Hybrid Classroom A Concept Paper

Presented to: Mahmood Sadiq, Chairman University of South Asia

This papers examines different classrooms layouts and their impact on students and teachers in different traditional, synchronous (Distance) and asynchronous (Virtual) learning environments with detailed design and architectural analysis and finally concludes with the new and multipurpose classroom model named as Hybrid Classroom to be used as Virtual Classroom, Studio Classroom, Traditional Classroom and Interactive Multimedia Classroom.

Technology is reshaping the world setting transnational models and connecting communities at instance of a click. This whole technological revolution is taking place where E-Village/s is becoming the most important component of Global Village theory.

A natural concept of learning is that it takes place everywhere, anytime and any place because human thirst for knowledge always inspires him to know more and more and to know until last exploration of human beings, which his/her end of time.

We are dependent on our environments because we learn from them. We don’t control environments because we are retrieved from them. Hence the best environment is that which matches to the principles of natural consciousness, imagination and reflection where more learning activities and strategies mean more diversity, and more diversity means more learning. By combing technology and educational philosophy and refining the architectural design we can define an artificial environment close to natural environment of learning related to human behavior, cognition and construction.

In the rush to the distance learning markets, universities have not always been careful to take into account the lessons learned from the centuries of higher education. Many of these programs are driven by technology and not pedagogy. Technology is a powerful driving force that must be reckoned with, but centuries of history and the recent research coming out of the cognitive sciences on how human beings learn will have much to say about where this technology will take us.

For the virtual university to be successful, it will have to replace the traditional modes of distance learning such as satellite video, tele-training keypad response systems, and interactive video conferencing with a much more robust educational model. Our goal is to provide the distant learner with as much of the studio experience as possible. In this model of interactive multimedia distance learning, one creates a virtual studio with students connected together over a network that carries data, voice, and video to the students’ computers. Each student has access to multimedia materials created for the course and delivered from CD-ROM or across the network. In short, we plan to take the Hybrid Classroom to the distance!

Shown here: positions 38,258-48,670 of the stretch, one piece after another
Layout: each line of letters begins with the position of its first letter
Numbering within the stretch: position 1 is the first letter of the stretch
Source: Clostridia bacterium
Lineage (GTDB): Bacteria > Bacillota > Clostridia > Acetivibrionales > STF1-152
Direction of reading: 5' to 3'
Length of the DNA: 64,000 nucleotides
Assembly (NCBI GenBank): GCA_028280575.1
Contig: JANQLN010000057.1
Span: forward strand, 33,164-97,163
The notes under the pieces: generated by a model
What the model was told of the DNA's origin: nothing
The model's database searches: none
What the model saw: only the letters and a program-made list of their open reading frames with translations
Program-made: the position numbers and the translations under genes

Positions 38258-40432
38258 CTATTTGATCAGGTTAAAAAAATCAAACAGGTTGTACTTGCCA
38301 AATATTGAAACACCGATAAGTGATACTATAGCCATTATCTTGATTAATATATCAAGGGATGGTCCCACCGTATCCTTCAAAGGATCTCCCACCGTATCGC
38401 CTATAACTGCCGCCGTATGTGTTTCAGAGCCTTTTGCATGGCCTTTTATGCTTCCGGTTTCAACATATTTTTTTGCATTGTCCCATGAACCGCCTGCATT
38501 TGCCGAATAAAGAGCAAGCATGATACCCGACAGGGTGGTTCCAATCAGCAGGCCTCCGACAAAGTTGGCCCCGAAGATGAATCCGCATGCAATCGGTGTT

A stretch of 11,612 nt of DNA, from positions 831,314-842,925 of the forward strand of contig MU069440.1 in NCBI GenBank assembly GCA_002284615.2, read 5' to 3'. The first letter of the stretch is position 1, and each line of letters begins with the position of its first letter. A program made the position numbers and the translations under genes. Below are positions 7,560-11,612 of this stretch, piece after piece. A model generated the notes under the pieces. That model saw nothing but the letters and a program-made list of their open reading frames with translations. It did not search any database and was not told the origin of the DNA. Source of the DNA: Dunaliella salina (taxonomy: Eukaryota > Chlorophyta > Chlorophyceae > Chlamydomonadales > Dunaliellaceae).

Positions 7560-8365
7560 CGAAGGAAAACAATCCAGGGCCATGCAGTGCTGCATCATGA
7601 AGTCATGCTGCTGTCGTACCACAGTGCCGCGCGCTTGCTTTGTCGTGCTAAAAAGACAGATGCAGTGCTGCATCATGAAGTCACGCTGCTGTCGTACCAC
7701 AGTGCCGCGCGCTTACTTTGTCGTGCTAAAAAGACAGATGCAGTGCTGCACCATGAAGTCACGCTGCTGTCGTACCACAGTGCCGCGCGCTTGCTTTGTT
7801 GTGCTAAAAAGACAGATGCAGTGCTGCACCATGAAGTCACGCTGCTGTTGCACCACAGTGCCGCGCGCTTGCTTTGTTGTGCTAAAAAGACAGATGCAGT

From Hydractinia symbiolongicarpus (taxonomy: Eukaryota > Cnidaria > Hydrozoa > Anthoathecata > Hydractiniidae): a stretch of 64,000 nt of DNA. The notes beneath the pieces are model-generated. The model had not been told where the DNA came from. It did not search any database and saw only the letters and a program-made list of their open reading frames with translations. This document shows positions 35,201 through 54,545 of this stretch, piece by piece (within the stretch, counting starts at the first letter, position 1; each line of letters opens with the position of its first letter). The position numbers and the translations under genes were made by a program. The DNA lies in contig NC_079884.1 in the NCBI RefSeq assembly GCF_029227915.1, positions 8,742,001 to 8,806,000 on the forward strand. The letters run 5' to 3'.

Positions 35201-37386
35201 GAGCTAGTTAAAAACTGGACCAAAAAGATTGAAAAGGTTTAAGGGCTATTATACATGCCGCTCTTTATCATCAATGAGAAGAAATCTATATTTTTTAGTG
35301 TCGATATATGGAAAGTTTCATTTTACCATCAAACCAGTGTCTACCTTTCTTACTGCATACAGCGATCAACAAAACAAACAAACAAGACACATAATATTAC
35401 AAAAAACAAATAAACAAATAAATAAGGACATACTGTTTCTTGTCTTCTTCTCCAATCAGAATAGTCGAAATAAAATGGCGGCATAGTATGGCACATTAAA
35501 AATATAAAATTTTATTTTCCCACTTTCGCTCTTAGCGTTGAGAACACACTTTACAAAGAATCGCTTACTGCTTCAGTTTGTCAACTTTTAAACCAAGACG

Part of any virtual classroom will be synchronous activity in which the students and instructors interact through live voice and video while working together with a synchronous collaborative software package. Part of any virtual classroom will be asynchronous activity, or activities done at the students’ own time and pace. The actual mix of synchronous and asynchronous activity will be adjusted to suit each course and audience. The more of the course that is conducted asynchronously the more flexible the course can become.

What is to prevent the course from becoming fully asynchronous? If we are to fulfill the desire for anytime/anyplace education then a fully asynchronous course sounds quite desirable. Why should students be bound to a particular time, if not a particular place? There are many efforts underway to do just that. Interactivity is included through asynchronous use of email, news groups, or other electronic discussion modalities.

Our work indicates to us that a course in which most of the activity is asynchronous but which includes regular synchronous meetings might be effective, flexible and efficient. Perhaps 10-20% of the course activity could be synchronous. The synchronous activity also allows one to incorporate the discussion, small group projects, and role-playing that are so important to student learning. This model referred to as the 80/20 Model.

In our experience an effective interactive multimedia distance-learning environment will have the following characteristics: